They began, like many a small press, with a single title—in this case a collection of 19 stories by a little-known American living in China, Roy Kesey. The print run was small (2,500) and the house had no distributor and did its own fulfillment. The two founders, Steve Gillis and Dan Wickett, had proudly if awkwardly named the house by combining the first initials of the five children they have between them. But Dzanc Books, based near Detroit, Mich., is no ordinary small press, taking cautious steps forward. Now, just a month after All Over was published, Dzanc is already becoming something of a literary powerhouse, prompting one veteran bookseller to declare the house the “future” of publishing.
What prompts such praise? Lots. They established the $5,000 Dzanc Prize, to be awarded annually to the writer with both the best work-in-progress and a community service literary project; they tripled their staff of five by acquiring two other small presses, which will become Dzanc imprints: OV in Chicago, known for story collections, and Black Lawrence in New York City, specializing in fiction and poetry; they upped their publishing plans from six titles for '08 to 25, including collections by Yannick Murphy (In a Bear's Eye) and Peter Markus (Bob, or Man on Boat) and the first of what will be an annual series, The Best of the Web, an anthology of writing culled from online literary journals.
Dzanc, which became a 501-c-3 nonprofit almost a year ago, does things its way. Not only will the house fill several niches by publishing literary fiction, story collections, poetry and, eventually, contemporary African literature, but it is sponsoring a writers-in-residence program that's already expanded to schools beyond Michigan.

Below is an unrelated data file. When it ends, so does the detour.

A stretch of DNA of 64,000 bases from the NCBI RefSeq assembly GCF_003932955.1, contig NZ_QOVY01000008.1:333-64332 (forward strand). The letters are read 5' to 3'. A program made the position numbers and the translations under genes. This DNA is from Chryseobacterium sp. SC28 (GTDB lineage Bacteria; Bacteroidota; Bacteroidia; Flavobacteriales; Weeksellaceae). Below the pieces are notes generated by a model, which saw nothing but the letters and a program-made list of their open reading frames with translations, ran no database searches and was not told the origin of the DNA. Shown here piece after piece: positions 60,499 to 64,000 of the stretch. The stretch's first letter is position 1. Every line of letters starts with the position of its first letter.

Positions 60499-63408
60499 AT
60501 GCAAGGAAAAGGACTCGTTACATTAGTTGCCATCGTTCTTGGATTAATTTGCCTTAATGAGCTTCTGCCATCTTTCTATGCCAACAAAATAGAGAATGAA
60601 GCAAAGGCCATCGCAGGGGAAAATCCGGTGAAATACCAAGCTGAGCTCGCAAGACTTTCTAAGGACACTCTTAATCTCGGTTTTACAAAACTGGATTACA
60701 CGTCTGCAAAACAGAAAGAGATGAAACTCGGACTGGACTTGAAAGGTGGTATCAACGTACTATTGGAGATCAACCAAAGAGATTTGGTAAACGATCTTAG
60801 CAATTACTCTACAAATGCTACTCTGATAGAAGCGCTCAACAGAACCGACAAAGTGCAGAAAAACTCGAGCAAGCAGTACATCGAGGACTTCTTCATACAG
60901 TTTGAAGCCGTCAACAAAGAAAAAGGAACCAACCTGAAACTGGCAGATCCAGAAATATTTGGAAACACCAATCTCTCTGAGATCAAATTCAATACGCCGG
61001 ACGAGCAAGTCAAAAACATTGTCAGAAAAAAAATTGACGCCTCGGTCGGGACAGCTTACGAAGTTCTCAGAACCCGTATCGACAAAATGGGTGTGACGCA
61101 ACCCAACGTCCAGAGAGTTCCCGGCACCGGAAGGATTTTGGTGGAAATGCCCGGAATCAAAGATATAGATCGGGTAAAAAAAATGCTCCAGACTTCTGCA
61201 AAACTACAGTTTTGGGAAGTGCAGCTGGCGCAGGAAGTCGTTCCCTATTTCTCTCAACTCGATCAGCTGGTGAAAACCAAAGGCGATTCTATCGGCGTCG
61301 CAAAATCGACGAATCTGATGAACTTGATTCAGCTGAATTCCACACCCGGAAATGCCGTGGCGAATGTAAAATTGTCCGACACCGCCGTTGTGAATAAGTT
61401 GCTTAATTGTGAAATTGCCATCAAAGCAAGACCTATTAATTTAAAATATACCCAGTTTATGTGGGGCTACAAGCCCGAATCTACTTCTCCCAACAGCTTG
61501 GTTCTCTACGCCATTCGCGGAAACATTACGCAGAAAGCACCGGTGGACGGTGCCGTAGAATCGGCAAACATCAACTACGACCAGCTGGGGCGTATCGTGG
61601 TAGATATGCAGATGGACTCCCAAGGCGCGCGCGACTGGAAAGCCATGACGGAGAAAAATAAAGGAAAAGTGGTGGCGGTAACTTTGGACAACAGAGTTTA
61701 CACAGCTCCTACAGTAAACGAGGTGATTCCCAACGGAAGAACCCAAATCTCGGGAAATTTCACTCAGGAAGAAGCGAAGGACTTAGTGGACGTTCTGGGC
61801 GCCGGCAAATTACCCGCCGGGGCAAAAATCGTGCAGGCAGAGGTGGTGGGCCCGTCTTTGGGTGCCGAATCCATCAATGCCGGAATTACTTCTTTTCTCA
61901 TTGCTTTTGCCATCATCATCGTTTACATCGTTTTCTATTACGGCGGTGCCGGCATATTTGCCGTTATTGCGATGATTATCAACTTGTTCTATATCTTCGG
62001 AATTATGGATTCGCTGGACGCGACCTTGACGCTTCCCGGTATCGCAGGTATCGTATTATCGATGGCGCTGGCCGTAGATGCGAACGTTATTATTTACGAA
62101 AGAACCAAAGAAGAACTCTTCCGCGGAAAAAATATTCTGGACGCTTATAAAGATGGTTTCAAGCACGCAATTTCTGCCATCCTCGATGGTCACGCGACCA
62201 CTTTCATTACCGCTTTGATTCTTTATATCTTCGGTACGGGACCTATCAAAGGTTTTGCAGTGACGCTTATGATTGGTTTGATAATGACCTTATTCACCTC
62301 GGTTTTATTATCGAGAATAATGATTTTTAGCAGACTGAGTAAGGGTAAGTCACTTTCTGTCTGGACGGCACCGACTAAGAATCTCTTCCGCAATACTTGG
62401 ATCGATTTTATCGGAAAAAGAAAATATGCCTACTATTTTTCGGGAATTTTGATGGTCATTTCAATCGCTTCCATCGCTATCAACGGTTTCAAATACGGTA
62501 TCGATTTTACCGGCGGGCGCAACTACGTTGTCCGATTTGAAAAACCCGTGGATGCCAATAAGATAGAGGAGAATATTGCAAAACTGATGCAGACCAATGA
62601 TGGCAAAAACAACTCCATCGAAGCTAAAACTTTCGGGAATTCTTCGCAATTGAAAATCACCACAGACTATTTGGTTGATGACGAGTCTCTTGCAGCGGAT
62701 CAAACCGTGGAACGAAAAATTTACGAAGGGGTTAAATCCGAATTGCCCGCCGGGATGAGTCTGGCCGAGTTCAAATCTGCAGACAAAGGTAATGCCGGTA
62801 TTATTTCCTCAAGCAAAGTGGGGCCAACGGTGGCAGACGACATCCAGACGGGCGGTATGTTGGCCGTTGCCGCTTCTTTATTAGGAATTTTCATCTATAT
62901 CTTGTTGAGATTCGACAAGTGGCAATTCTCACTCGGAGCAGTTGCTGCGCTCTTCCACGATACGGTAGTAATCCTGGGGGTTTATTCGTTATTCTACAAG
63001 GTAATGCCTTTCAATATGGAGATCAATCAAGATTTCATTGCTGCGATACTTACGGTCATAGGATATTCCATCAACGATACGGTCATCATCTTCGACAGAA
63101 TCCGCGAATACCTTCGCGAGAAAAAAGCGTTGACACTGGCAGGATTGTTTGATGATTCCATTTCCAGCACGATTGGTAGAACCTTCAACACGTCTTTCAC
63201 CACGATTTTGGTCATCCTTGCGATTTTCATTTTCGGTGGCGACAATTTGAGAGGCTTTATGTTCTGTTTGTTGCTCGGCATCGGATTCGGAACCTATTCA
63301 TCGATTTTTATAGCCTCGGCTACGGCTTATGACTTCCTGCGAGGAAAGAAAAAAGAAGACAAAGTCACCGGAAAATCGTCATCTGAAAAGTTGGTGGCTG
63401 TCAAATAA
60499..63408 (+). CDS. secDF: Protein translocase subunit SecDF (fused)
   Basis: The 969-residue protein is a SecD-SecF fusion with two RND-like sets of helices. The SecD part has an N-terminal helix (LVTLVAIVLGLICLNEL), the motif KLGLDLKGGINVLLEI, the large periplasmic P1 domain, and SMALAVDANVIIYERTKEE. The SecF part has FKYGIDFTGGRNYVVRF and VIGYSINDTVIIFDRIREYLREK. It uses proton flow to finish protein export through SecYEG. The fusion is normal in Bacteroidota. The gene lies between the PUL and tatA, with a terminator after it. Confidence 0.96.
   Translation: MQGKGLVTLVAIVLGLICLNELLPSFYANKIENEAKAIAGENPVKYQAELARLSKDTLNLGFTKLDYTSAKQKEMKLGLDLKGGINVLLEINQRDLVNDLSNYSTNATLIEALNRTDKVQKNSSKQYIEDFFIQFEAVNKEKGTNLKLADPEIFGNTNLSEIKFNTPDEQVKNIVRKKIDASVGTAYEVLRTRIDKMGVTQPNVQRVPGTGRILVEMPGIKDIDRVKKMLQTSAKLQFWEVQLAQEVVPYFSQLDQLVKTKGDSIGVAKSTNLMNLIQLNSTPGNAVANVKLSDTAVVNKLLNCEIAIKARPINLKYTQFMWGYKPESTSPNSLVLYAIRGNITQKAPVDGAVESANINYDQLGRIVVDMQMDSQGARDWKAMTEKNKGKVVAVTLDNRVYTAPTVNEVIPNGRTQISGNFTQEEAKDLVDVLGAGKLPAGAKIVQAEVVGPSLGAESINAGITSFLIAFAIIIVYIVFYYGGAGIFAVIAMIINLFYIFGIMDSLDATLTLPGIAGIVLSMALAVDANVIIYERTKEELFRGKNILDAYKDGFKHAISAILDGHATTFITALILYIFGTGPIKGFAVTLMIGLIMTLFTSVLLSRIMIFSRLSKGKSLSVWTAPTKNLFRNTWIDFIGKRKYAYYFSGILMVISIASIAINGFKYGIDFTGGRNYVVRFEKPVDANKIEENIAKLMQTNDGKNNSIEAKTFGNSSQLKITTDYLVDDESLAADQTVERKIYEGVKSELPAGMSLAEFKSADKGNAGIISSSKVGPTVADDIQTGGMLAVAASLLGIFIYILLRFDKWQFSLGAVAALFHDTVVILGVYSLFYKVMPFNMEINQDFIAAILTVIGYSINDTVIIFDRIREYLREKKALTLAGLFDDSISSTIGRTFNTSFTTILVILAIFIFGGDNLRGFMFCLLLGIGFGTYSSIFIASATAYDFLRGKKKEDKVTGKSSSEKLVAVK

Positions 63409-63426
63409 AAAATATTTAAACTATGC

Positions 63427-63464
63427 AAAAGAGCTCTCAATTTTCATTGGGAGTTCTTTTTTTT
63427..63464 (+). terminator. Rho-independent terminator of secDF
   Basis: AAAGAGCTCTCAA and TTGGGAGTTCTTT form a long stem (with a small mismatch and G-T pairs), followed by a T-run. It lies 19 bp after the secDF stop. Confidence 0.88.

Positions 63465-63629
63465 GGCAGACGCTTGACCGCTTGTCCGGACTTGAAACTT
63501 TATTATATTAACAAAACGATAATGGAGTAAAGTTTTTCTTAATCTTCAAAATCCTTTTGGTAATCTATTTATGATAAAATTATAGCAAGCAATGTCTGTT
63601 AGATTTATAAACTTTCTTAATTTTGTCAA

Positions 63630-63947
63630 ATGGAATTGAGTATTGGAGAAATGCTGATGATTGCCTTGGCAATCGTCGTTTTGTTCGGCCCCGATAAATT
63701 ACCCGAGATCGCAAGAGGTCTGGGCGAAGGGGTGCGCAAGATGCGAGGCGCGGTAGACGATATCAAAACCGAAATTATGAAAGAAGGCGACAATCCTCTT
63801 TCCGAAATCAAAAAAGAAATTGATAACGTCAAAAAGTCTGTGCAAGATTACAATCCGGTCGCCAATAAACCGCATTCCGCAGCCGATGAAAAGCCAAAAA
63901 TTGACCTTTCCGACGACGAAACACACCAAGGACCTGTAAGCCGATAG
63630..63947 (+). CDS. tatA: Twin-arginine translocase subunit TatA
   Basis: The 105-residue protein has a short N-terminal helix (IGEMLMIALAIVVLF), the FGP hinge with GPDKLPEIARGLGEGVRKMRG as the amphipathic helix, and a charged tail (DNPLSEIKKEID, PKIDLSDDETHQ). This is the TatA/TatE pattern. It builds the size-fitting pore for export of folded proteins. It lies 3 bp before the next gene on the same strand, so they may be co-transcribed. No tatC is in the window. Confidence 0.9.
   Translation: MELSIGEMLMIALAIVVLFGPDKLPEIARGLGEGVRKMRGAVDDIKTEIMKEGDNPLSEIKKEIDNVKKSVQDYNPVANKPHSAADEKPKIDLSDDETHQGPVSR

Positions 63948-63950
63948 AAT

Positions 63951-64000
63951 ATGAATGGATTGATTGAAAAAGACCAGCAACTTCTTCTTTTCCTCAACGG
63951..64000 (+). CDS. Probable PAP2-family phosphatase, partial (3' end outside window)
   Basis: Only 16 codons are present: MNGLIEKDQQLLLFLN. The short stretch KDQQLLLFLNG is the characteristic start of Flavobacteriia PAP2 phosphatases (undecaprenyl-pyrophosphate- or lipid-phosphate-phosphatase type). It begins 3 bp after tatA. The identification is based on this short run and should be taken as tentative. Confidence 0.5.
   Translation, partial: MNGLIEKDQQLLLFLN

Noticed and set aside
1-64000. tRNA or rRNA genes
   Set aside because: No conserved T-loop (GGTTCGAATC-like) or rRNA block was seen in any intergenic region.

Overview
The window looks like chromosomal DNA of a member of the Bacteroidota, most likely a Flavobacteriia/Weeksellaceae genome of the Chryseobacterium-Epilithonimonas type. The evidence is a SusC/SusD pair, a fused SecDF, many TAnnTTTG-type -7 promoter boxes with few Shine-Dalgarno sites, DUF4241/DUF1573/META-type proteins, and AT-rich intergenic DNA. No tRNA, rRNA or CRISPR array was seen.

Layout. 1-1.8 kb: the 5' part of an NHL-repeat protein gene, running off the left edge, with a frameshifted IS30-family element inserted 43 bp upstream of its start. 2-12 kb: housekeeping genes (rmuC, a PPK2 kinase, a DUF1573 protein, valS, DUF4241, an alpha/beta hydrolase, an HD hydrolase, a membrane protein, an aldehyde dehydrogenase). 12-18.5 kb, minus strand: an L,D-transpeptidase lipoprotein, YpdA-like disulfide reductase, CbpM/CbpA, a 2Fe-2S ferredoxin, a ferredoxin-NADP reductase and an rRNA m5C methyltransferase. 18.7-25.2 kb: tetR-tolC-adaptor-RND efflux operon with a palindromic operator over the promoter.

“We're definitely committed to our publishing and equally committed to our charitable endeavors,” Gillis emphasizes. “We want to bring reading to the public and give back to the public as well by involving writers in the community. That's imperative to our mission.”
Gillis and Wickett first met, as so many people do these days, online. Wickett, a former car-parts supplier, who started writing book reviews and e-mailing them to friends and family seven years ago, is thefounder of the Emerging Writers Network blog, which currently boasts 2,100 subscribers.
“There are a lot of good writers out there who haven't seen the light of day,” Gillis says. “We saw how skewed publishing is; practically none of the bigger houses are looking at collections anymore.
“If the writing is good, we'll publish you,” he declared. “We're not worried about how we'll make money.”
Gillis and Wickett currently are seeking both private and foundation support to further expand their ambitious program. Gillis, once a lawyer, now an author, who “got freakin' lucky” playing the stock market, has been funding Dzanc.
“Books aren't going to sell if the publisher doesn't get behind them,” Gillis insists, describing how Dzanc sent Kesey, who lives in Beijing, on a 12-city author tour that included stops at independent bookstores in New York City, Chicago, Iowa City, New Orleans and Ann Arbor, where Ray McDaniel, Shaman Drum's publicist, proclaimed to an audience of 75 persons: “Dzanc is the future of publishing.”
“Instead of buying a fancy car or taking a trip to Jamaica,” Gillis declares, “I'd rather spend my money helping deserving writers.”